We will reserve the right to request witnesses of our choosing, including individuals who we believe have the ability to enhance the understanding of Committee Members and provide perspectives that are not otherwise represented by the witnesses you invite. As ranking members, we have and will continue to submit minority witness requests to our respective Chairmen, and only those individuals identified and requested as minority witnesses should be considered as such.

Our second objection is to your new 24-hour rule, which you do not appear to be applying even to your own witnesses. During this Congress, you have complied with the minimum requirements necessary under our Committee rules by providing only a single week’s notice prior to Committee hearings. These notices have included nothing more than the title of hearings, with no witnesses identified. It is fundamentally absurd to demand that we identify minority witnesses before you have identified witnesses yourself, yet your new policy does just that.

Apart from these specific objections, we are concerned about the direction of your overall approach. Rather than increasing bipartisan cooperation, as you pledged to do many times, you have adopted this new policy without identifying any legitimate basis or need for it. This leads to the unfortunate conclusion that you are more interested in holding hearings to advance your own personal political agenda rather than objectively gathering facts from a variety of sources to improve public policy.

When you were in the minority in 2007, you said this: “In a Democracy whose lifeblood is fueled by the market place of ideas, Committee practices that stifle or preclude full debate should be avoided at all cost.” Letter from Ranking Member Darrell E. Issa to Chairman Dennis J. Kucinich (June 8, 2007) (online at http://issa.house.gov/index.php?option=com_content&task=view&id=310&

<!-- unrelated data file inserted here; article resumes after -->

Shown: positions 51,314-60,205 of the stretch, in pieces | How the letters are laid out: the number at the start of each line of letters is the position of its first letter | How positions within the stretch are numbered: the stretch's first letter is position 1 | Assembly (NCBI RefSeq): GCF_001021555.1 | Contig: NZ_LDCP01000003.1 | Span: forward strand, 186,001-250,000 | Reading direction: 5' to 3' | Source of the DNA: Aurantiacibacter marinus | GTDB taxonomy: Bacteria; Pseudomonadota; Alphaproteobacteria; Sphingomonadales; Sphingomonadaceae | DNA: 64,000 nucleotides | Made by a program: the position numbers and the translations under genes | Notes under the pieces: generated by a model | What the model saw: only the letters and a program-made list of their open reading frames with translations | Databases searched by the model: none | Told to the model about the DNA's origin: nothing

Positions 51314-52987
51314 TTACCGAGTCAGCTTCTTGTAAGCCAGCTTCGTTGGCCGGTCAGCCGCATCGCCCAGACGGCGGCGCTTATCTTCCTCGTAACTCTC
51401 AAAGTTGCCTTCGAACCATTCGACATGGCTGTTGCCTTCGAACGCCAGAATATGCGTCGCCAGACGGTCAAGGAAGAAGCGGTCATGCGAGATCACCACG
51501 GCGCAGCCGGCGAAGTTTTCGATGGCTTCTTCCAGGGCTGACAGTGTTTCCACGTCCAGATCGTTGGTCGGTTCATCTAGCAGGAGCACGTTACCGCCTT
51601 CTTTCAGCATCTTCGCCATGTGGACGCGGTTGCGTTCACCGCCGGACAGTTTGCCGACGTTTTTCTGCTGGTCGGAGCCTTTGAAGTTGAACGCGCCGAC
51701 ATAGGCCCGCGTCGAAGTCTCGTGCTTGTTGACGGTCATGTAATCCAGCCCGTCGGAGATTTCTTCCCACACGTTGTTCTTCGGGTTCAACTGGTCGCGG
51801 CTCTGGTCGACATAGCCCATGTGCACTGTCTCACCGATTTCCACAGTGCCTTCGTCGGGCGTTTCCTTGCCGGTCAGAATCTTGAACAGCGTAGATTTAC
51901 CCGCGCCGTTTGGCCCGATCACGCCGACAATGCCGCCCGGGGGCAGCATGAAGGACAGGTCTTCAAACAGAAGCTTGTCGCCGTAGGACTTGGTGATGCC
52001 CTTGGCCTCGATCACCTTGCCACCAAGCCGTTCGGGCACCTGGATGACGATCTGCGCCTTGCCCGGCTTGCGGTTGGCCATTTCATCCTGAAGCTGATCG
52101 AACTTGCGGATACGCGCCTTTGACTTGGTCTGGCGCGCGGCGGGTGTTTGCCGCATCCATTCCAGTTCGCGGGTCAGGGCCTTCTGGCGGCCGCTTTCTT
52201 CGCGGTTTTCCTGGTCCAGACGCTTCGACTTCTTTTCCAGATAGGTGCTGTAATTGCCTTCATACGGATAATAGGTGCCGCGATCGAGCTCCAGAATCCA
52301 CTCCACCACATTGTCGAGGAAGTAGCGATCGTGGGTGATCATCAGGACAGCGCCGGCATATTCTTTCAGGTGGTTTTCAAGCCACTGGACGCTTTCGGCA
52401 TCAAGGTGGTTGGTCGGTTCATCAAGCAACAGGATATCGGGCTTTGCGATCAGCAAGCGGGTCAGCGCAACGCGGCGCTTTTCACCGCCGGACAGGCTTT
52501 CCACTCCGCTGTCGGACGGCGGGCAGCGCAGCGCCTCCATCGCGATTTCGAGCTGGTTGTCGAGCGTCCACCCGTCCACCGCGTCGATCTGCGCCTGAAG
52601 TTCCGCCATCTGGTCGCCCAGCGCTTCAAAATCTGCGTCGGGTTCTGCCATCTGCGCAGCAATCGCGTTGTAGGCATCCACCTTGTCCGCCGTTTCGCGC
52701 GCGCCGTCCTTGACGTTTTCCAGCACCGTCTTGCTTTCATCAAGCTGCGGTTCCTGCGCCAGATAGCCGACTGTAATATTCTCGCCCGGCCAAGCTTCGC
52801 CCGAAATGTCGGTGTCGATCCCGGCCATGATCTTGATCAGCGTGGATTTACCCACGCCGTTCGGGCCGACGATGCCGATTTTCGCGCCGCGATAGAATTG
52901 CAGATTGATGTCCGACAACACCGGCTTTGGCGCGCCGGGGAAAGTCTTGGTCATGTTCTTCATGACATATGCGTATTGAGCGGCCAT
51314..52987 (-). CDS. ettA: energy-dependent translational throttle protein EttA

Itemid=28&Itemid=4). We urge you to heed those words and immediately abandon this unfair and unreasonable policy.

Sincerely,

CommunityThe Bullpen

Chairman Issa Picking Minority Witnesses for Hearings on Oversight Committee

Darrell Issa is trying to stop House Oversight Committee Democrats from calling minority witnesses for hearings, and if successful this could become a more widespread Congressional practice.

Last week, Issa instituted a new policy, which designates Administration officials testifying before the Oversight Committee – most of whom are usually invited by the majority – as “minority witnesses.” This knocks out the amount of witnesses available to the minority. The Committee’s rules allow for “witnesses whom the minority may request” as requested by the minority rather than designated by Issa. In addition, under the new rule, the minority must make its request for witnesses before discovering who the majority invited to hearings.

Today, Ranking member Elijah Cummings (D-MD) raised a point of order on the new rule at a Subcommittee hearing. The minority was denied the opportunity for a witness at that hearing, on project labor agreements, because an Administration member was designated as their witness. Cummings said, “No previous Chairman has ever designated who the minority witnesses would be. Chairman Issa’s policy is an extreme edict, and I am aware of no other House or Senate Committee with a similar policy.” He added that often the committee members object to the position of the Administration, so having them as minority witnesses makes it difficult for them to get their side of the story out. The Democrats on the Committee sent a letter to this effect as well.

You can see the result in the video. The subcommittee member, James Lankford (R-OK), basically filibustered, and determined for the minority that the Administration officials invited to this particular hearing supported their position. He promised to “follow up” later on.

This is pretty ridiculous. Issa is basically throwing out minority witnesses and setting up hearings as inherently imbalanced, enabling him to choose witnesses for both sides. And you can see how every committee in the House would adopt this in short order. Maybe it’s a small point, but it’s an example of how the work of Congress moves slowly away from democracy.

The full letter from Oversight Committee Democrats is on the flip.